NFL notes: Week 6

Hopefully these observations are more on-target than Rex Grossman was on Sunday. As the great Dennis Green would say, “he is who we thought he is.”

Grossman shouldn’t expect any teams to look into him as anything more than a backup for the rest of his career. The only throws he can make involve receivers that are already open when he throws the ball. He can’t read coverage well enough to know when a receiver will be open. The pace of the NFL is too fast for a quarterback to lack this quality.


LeSean Mccoy is overshadowed by Michael Vick and Desean Jackson, but he’s my favorite running back in the NFL. Averaging more than five yards-per-carry in each of the last two seasons, his quickness is second to none among every-down backs.

He routinely makes linebackers miss in tight holes. Most elusive running backs need a lot of space to make guys miss at the NFL level, that’s why Reggie Bush never panned out.


 I was skeptical about Cam Newton’s ability to dominate the game with his legs but he’s having no problem with that, picking up most of the Panthers’ goal line work.

I’m beginning to see a trend in players from the SEC that rely on speed generally translating well to the NFL. It’s an absolutely loaded conference, the fastest in the nation.


The Panthers have to be the most exciting 1-5 team ever. Newton seems to welcome the burden of resurrecting an entire franchise. His rookie campaign is particularly impressive considering there was no contact between coaches and players until the preseason due to the lockout.

I expect the Panthers to take a path similar to the Detroit Lions. They’ll likely lose their fair share of heartbreakers early in the year but as the season progresses they’ll learn how to win the close games.


Dez Bryant might be the most athletically gifted receiver in the NFL. His quickness and ability to get in and out of his breaks are scary for a receiver of his size.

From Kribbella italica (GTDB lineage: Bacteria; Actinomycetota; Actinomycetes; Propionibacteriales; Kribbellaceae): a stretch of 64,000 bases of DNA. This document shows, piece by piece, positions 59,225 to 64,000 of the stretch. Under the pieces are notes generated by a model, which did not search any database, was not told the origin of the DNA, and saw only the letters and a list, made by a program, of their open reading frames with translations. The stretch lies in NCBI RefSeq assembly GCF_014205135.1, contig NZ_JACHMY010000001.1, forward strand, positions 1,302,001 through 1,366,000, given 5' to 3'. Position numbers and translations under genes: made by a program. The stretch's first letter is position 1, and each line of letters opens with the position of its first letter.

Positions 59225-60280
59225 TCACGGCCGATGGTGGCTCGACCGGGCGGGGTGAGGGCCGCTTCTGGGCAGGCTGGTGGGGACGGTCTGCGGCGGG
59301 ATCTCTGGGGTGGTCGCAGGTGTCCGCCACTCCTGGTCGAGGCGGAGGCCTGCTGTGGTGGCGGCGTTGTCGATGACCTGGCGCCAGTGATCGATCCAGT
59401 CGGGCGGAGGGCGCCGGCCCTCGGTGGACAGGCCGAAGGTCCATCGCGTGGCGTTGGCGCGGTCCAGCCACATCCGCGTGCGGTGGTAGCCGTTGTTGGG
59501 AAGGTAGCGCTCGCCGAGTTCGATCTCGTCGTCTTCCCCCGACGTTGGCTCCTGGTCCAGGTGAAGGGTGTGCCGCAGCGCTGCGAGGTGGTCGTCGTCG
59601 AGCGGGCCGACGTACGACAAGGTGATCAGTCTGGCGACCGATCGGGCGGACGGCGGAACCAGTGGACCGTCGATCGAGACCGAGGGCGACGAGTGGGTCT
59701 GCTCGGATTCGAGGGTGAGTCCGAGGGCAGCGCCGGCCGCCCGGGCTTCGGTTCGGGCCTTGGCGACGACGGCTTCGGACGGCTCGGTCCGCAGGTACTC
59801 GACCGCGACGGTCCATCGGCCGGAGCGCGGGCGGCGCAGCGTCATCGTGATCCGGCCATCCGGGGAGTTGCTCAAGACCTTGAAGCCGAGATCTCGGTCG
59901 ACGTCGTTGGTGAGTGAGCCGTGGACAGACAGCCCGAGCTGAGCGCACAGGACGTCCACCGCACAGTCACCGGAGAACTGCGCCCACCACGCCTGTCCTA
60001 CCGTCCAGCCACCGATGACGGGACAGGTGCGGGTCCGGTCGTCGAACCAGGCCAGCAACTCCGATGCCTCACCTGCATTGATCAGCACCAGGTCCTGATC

When he isn’t off chasing butterflies he can beat you over the middle, on a jump ball, on a quick screen or straight over the top. Not many receivers can run nearly every route effectively.


 After watching Stevan Ridley’s run that went for 16 yards I immediately added him in every fantasy league I didn’t already have him in.

He exhibited both patience and acceleration on the run and I’m convinced he’ll begin playing a bigger role soon. Benjarvus Green-Ellis has Belichick’s  trust right now but it’s evident Ridley is the more explosive runner.


Tom Brady’s pocket awareness is beautiful to watch. He senses pressure in the pocket and shrugs off pass rushers with subtle shoulder dips and great footwork.

I was also impressed with Christian Ponder’s pocket awareness. In relief of Donovan McNabb he didn’t get happy feet and looked like a relatively polished quarterback.


Last but not least, Tony Romo still isn’t a very good quarterback. He doesn’t understand — or chooses to ignore — how game situations should effect his decision making.

On a 3rd and 15 at the opponents 38-yard line your goal isn’t to get a first down, it’s to get 5-10 yards and give your kicker a better chance at a long field goal. On a 3rd and goal it’s better to take a sack than it is to force a ball into coverage. An interception takes 3 points off the board.

The Cowboys as a whole seem to have this problem. Two weeks ago Felix Jones ducked out of bounds to stop the clock late in the game. Generally a good decision, but not on a fourth down when you’re 10 yards away from moving the chains.